Lemon balm extract originates from the Melissa officinalis plant, or more commonly known as the balm mint plant. Melissa officinalis is related to the mint plant and grows in all parts of the globe. One of the first known lemon balm uses was in Hellenic Greece. It was used as a tonic and later used in Europe during the middle ages. During this period the tonic was made from the Lemon balm plant and used as an elixir that people would apply to flesh wounds or took for headaches and fevers. One of the more traditional lemon balm extract uses was to brew a tea for a calming sensation. Lemon balm extract provides a concentrated form of melissa officinalis, thus offering a wide range of potential lemon balm benefits.
Most lemon balm benefits are attributed to the way it interacts with gamma-aminobutyric acid, also known as GABA. GABA is a neurotransmitter that’s responsible for inhibiting excited neurons in the nervous system, it’s also known as the brain’s main response to stress. GABA opens up easy communication between the nerves and the brain in mentally or physically stressful conditions. Rather than using a GABA supplement, lemon balm extract inhibits a compound that blocks GABA known as GABA transaminase.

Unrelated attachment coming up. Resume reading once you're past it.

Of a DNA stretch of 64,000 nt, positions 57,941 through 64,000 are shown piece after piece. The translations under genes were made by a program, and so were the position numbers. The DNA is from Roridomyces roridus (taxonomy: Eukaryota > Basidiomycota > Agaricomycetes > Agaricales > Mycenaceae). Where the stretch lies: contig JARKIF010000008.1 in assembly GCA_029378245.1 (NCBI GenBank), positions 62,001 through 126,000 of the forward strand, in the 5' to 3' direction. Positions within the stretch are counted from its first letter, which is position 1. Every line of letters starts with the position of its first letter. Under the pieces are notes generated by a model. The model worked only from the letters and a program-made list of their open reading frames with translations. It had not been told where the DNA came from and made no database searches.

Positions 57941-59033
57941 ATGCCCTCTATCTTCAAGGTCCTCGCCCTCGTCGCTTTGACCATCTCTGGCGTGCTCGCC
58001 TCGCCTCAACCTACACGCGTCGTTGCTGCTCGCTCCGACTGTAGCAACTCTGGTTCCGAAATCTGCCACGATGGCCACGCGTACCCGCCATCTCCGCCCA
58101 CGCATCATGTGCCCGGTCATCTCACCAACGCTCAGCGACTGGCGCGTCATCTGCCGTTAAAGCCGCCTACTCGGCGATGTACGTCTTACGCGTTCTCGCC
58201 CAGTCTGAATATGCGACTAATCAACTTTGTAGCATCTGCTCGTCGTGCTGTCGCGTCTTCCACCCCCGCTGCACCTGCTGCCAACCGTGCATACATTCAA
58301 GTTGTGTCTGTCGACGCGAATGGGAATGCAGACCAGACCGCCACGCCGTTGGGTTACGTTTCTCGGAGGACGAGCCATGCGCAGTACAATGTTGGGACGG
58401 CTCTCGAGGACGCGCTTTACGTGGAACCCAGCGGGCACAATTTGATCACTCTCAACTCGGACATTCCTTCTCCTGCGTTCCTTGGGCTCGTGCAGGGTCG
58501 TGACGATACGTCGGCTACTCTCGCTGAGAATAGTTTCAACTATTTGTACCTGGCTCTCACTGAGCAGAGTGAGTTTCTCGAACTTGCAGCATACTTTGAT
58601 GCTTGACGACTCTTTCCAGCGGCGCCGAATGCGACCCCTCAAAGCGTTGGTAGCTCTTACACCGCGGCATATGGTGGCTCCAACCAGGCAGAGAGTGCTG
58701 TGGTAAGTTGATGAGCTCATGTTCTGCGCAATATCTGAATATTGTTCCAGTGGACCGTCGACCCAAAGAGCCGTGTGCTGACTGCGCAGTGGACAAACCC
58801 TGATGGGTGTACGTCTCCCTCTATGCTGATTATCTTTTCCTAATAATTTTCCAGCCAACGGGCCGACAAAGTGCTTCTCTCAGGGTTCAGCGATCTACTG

However, there are more lemon balm extract uses beyond lemon balm benefits for stress. Research on lemon balm found that lemon balm extract may promote nerve and muscle relaxation. Eugenol is a compound that exists in lemon balm and has demonstrated potential to relax muscle tissue. This may be why drinking lemon balm tea after a workout helps promote muscle relaxation and tension relief.
Historically, people have used lemon balm for sleep. Studies on lemon balm tea, lemon balm extract and lemon balm oil have yet to see firm conclusions of lemon balm benefits for sleep. Some research has pointed us to organic compounds within lemon balm extract known as terpenes that help promote the soothing feeling of lemon balm. These terpenes mixed with GABA’s potential to relax the brain before sleep are believed to be the keys to how lemon balm effects relaxation and sleep promotion. Studies also seem to suggest that lemon balm extract can potentially support concentration and focus as well as overall cognition. Some studies show these lemon balm cognitive benefits as a result of lemon balm’s interaction with acetylcholine receptors. Acetylcholine is a neurotransmitter that has a significant role in the brain, particularly in verbal reasoning, memory formation, and concentration.
As a dietary supplement, take one 500mg Lemon Balm tablet 1-2 times daily.
To gain more insight, see the Lemon Balm tablets reviews and experiences below.
Nootropics Depot offers 60ct. and 120ct. jars of Lemon Balm tablets. Nootropics Depot's Lemon Balm tablets have been lab-tested and verified for both product purity and identity.
Also Known As: Melissa officinalis, Melissengeist, Bee balm, Garden Balm, Melissa, Erva-cidreira
Attention:These statements have not been evaluated by the Food and Drug Administration. This product is not intended to diagnose, treat, cure, or prevent any disease.